Insulin resistance, age and depression's impact on cognition in middle-aged adults from the PREVENT cohort

Sarah D. Bauermeister, Michael Ben Yehuda, Graham Reid, Gregory Howgego, Karen Ritchie, Tam Watermeyer, Sarah Gregory, Graciela Muniz Terrera, Ivan Koychev*

*Corresponding author for this work

Research output: Contribution to journalArticlepeer-review


BACKGROUND: Alzheimer's disease (AD), type 2 diabetes mellitus (characterised by insulin resistance) and depression are significant challenges facing public health. Research has demonstrated common comorbidities among these three conditions, typically focusing on two of them at a time. 

OBJECTIVE: The goal of this study, however, was to assess the inter-relationships between the three conditions, focusing on mid-life (defined as age 40-59) risk before the emergence of dementia caused by AD. METHODS: In the current study, we used cross-sectional data from 665 participants from the cohort study, PREVENT.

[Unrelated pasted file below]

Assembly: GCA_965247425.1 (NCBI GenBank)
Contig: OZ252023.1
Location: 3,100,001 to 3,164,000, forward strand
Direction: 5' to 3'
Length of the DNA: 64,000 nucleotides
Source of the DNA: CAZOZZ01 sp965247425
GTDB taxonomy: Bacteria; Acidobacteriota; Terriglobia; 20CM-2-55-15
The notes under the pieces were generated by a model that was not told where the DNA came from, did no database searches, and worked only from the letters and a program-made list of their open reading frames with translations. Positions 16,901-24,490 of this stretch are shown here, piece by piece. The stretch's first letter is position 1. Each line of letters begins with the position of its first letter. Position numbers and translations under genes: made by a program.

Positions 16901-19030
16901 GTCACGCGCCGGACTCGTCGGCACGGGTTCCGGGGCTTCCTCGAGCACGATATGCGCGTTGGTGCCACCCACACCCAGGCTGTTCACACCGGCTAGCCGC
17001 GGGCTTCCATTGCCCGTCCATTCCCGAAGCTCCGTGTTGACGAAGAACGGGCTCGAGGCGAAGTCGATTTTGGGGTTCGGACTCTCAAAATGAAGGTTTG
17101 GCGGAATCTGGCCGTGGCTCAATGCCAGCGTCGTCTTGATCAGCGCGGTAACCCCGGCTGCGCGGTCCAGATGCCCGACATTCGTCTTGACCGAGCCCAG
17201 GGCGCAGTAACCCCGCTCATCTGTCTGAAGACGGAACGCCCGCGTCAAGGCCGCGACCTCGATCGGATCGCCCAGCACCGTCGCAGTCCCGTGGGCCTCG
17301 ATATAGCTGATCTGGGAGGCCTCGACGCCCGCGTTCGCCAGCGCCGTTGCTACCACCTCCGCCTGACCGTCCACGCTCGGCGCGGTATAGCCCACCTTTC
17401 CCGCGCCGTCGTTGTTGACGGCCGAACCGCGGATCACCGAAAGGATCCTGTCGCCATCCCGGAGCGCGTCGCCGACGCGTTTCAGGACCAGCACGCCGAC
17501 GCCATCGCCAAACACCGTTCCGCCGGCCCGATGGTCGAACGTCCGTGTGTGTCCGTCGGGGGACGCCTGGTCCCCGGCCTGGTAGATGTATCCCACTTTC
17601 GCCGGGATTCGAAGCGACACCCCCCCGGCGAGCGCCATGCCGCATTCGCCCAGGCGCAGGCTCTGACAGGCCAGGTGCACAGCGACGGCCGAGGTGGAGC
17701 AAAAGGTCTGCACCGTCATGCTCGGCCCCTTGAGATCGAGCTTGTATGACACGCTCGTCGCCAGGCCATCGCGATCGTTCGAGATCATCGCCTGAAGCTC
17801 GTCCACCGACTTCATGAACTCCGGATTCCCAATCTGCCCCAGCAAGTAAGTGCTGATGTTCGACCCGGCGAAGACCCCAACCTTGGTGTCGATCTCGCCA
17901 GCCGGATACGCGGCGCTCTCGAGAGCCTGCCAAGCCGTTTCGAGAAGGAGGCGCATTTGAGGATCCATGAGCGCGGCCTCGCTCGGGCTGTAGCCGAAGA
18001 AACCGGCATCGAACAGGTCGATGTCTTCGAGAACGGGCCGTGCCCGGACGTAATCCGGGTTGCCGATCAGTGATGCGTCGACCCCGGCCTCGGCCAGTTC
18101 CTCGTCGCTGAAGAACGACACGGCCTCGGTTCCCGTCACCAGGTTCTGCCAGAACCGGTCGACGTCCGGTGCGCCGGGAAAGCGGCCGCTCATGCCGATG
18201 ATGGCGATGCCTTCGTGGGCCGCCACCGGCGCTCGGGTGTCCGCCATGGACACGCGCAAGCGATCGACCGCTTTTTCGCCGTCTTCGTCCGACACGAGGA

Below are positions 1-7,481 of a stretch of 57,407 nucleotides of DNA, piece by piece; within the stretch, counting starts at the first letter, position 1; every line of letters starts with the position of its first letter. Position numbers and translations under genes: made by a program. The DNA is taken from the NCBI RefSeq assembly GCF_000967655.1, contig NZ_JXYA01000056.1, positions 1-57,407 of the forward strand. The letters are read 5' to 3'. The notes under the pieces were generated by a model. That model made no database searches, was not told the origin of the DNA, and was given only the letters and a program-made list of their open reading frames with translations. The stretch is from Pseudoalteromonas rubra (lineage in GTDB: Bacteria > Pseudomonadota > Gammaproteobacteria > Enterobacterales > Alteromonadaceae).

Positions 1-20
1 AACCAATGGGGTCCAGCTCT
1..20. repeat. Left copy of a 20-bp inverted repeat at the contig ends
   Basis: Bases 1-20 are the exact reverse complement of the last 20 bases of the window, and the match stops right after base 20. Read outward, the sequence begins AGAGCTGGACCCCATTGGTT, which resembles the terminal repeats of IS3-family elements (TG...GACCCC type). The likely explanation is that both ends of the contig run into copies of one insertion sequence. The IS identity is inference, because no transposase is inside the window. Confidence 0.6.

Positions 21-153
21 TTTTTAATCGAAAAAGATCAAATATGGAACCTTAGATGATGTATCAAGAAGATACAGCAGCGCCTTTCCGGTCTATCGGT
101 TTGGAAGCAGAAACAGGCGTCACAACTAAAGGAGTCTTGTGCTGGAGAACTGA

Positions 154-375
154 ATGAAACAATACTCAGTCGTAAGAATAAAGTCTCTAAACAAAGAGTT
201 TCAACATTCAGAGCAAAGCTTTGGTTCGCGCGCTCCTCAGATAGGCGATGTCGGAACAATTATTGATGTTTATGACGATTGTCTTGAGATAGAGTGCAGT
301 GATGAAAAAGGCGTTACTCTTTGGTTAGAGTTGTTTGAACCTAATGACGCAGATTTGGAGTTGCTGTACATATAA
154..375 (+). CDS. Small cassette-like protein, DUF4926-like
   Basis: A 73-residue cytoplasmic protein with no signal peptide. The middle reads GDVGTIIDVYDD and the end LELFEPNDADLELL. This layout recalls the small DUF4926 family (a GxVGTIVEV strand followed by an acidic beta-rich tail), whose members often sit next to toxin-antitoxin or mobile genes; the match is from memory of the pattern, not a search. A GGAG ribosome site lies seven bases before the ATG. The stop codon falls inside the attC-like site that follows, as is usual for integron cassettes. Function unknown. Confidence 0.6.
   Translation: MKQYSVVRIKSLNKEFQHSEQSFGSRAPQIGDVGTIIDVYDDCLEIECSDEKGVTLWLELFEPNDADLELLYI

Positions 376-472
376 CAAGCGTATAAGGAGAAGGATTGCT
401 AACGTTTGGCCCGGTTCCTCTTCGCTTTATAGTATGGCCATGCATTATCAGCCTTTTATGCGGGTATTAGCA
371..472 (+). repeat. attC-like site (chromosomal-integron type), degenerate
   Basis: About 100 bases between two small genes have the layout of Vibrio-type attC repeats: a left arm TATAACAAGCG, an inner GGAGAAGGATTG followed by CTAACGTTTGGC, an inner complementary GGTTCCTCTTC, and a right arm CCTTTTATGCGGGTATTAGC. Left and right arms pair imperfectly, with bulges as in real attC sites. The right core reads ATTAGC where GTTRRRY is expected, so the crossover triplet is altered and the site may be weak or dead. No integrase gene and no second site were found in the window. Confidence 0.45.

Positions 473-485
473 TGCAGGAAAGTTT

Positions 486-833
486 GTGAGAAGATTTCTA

FINDINGS: Using structural equation modelling, we showed that (1) insulin resistance predicts executive dysfunction in older but not younger adults in mid-life, that (2) insulin resistance predicts self-reported depression in both older and younger middle-aged adults and that (3) depression predicts deficits in visuospatial memory in older but not younger adults in mid-life. 

CONCLUSIONS: Together, we demonstrate the inter-relations between three common non-communicable diseases in middle-aged adults. CLINICAL IMPLICATIONS: We emphasise the need for combined interventions and the use of resources to help adults in mid-life to modify risk factors for cognitive impairment, such as depression and diabetes.

Original languageEnglish
Article numbere300665
Pages (from-to)1-6
Number of pages6
JournalBMJ mental health
Issue number1
Early online date26 May 2023
Publication statusPublished - 26 May 2023

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